13 signs you should seek grief counseling
Feeling sad after the death of a loved one is normal, but when symptoms of grief persist, you may need grief counseling to help you progress
Many factors can shape the way you react to the death of a loved one, such as your relationship to the deceased, your religious beliefs, and your previous experiences with death. Most people are able to work through the acute stages of grief within the first year. But others struggle and the sorrow lingers, even if they have a solid support system.
If your symptoms of bereavement persist over an extended period of time, dominate your thoughts, and interfere with daily tasks, you’re experiencing complicated grief. It may be time to consider a more formal intervention, such as a grief support group or grief counseling.
Recognizing you should seek grief counseling
Most people who’ve lost a loved one will benefit from talking with a qualified grief counselor, but if you’re experiencing severe emotional distress, grief counseling could be imperative. How can you tell if you need professional support? Here are 13 signs that indicate you should seek grief counseling:
- You’re having suicidal thoughts and/or persistent feelings of depression.
- You’re experiencing ongoing symptoms of distress, such as crying, insomnia, loss of appetite, increased irritability and anger, or panic attacks.
- You’re struggling to complete everyday tasks, including basic self-care.
- You can’t believe that your loved one is really dead.
- You frequent familiar places, hoping to see your departed loved one there, or avoid locations and situations that may remind you of your loss.
- You’re abusing substances, like alcohol or drugs, or engaging in addictive behaviors, like gambling.
- You’re worried about yourself, and/or others have expressed concern for your well-being.
- You’re withdrawn and avoiding social interaction.
- You don’t have family or friends to support you, or the people in your life can’t sustain the support you need over the course of a lengthy grieving process.
- You’re suffering from unexplained illnesses.
- You’ve experienced multiple losses in a short period of time.
- You’re feeling bereavement guilt, possibly blaming yourself for your loved one’s death or grappling with regret about your relationship with the deceased.
- You’re plagued with intrusive thoughts, such as reliving the circumstances of your loved one’s death.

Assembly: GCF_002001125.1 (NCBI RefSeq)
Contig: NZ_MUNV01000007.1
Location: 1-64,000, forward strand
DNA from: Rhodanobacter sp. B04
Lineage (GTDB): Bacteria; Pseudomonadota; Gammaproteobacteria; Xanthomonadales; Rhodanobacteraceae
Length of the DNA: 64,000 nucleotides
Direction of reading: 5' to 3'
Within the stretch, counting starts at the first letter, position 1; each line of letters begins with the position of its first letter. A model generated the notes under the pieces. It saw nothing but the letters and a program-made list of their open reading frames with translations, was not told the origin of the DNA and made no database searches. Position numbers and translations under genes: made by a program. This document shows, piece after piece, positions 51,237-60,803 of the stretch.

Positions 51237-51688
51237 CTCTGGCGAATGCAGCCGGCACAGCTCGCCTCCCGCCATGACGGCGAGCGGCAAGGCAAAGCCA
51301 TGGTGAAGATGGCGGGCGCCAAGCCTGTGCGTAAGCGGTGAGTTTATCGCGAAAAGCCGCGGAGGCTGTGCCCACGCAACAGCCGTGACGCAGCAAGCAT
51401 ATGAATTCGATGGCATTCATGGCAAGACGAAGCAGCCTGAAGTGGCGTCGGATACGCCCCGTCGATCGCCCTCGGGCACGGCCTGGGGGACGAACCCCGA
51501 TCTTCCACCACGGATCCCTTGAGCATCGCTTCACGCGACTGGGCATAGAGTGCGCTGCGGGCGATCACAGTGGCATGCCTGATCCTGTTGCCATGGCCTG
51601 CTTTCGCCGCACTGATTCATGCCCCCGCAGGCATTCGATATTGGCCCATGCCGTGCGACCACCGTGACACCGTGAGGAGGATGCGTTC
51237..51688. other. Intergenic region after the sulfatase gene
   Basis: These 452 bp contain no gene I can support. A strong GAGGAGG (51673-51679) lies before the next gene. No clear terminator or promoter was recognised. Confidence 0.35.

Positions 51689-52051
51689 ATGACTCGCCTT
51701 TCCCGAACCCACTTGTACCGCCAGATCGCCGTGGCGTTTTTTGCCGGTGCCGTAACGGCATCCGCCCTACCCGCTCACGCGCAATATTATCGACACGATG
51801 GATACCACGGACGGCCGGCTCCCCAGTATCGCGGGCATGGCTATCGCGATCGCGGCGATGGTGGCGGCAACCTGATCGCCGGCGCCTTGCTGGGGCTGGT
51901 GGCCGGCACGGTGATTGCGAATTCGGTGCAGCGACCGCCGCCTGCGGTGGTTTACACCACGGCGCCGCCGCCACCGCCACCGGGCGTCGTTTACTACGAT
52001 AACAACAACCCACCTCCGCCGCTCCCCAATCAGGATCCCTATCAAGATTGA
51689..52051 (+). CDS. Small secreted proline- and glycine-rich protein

If you decide to seek grief counseling, you’ll find numerous grief support options, both in person and online.
- Grief counseling: In this form of therapy, you meet one-on-one with a counselor to talk about your feelings, and he or she will suggest coping strategies to help process your grief.
- Grief support groups: Led by a trained facilitator, a grief support group can offer a safe place to work through your emotions with people who can empathize with your struggle. Our Grief Support Group search box on this page can help you find a group in your state.
No matter which method you choose, look for a counselor or group facilitator who has the proper training, credentials, and experience in bereavement. Feel free to walk away from any group, forum, or therapist if you don’t feel comfortable. It’s okay to try another group or therapist to find the right fit. What’s important is to find what you need to move forward and enjoy life again, while still cherishing the memories of your loved one.
- Online support forums: For people with limited time or mobility, online support groups and forums provide access to help and information from home. They allow you to participate as much or as little as you wish, by simply reading posts or actively sharing your story and offering encouragement to others.
- Grief counseling: Many therapists offer one-one-one sessions by phone, FaceTime, Skype, or similar technologies. Besides the convenience factor, a virtual grief counselor may be the best option if you live in a rural area or community with limited mental health resources.
- Grief support groups: If you want more structure than a forum but can’t attend a group in person, search for a grief support group that meets by video conference. You can join in real time or view a recording later.
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